The U.S. opioid crisis is currently the subject of two competing narratives. One holds that the nation is awash in opioids, causing epidemic levels of addiction and overdose. The other maintains that the pendulum has swung in the other direction to the point that patients in need are being denied pain relief en masse. But the latest opioid consumption data from the United Nations International Narcotics Control Board don’t line up perfectly with either claim.
Because prescription opioids are governed by international treaties, the United Nations has comprehensive data on how many “standard daily doses” each nation consumes. Unlike simple counts of opioid prescriptions, standard daily dose data takes account of the fact that prescriptions vary in the potency, amount, and dosage of opioids they contain. From 2015 to 2017, the UN calculated that the annual standard daily doses of prescription opioids was 40,240 per million Americans. This reflects a 20 percent drop from the 50,142 standard daily doses per million Americans during the 2012-2014 period.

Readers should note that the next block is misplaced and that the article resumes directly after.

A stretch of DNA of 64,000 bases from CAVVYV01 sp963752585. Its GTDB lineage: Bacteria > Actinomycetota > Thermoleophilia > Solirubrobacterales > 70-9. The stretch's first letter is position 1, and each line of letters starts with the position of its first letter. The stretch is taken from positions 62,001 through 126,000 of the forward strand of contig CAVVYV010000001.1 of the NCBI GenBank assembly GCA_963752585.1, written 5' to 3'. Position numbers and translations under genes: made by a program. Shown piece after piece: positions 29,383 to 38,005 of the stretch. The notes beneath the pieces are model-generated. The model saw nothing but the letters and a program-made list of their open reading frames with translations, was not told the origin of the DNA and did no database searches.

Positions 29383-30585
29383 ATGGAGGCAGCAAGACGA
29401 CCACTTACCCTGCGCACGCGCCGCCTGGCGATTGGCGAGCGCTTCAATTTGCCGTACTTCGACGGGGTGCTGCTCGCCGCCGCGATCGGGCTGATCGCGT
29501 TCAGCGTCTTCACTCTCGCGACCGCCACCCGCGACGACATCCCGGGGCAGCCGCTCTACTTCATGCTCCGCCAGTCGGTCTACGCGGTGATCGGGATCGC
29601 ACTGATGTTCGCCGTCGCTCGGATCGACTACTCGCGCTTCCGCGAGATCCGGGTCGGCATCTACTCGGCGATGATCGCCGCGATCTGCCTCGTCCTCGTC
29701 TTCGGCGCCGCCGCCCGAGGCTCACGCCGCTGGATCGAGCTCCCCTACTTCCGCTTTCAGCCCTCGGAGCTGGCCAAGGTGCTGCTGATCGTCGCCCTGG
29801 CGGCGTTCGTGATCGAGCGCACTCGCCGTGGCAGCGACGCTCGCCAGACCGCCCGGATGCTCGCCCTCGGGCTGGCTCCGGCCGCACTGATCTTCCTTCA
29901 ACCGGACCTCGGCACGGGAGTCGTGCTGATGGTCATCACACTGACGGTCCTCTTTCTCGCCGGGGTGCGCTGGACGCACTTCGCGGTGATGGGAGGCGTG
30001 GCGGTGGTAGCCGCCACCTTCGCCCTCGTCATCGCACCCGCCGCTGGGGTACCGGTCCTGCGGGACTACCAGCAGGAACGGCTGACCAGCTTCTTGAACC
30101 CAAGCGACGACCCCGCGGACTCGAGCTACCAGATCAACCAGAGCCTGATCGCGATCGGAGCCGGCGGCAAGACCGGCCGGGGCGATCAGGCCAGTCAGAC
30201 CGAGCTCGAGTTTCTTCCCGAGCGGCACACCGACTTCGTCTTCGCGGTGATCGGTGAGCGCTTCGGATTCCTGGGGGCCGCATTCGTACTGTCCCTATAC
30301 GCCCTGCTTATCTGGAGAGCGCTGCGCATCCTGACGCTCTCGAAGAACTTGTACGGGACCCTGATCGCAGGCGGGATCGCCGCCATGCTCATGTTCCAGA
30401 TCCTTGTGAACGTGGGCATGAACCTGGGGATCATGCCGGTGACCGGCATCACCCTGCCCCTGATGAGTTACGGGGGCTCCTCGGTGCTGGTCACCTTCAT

Nevertheless, the U.S. still leads the world in per capita opioid prescriptions by a wide margin. For example, the U.S. consumes more than six times as many opioids per capita as France and Italy, despite all three nations having comparable levels of population pain.
The recent relative drop in U.S. opioid prescribing co-exists with a world-leading absolute rate because the prior run-up in prescribing was unprecedented in scope. Opioid prescribing almost quadrupled beginning in the 1990s, meaning it would take a 75 percent reduction to return to the U.S.’s original rate, which was similar to the average of other developed countries. In that sense, U.S. opioid prescribing is analogous to U.S. mass incarceration: It’s going down, but from a point so high that it’s absolute level still exceeds that of every other country.
Could the U.S. ever return to its prior, more careful, opioid prescribing rate? It’s unlikely, because once a patient is on a high dose of opioids—as millions of Americans now are—taking them off can harm them whether their initial prescription was warranted or not. Because some bells can’t be unrung, the safest place to reduce U.S. prescription opioid consumption is through curtailing the number of new opioid patients who do not really need opioids. U.S. dentists, for example, do not need to continue initiating prescribed opioids after dental procedures at 70 times the rate of English dentists. Nor should one in eight Americans seeking treatment for a sprained ankle continue being started on opioids. Epidemic modelling research suggests that a return to careful prescribing in such situations today will translate into reduced addiction, overdose, and deaths in the years to come.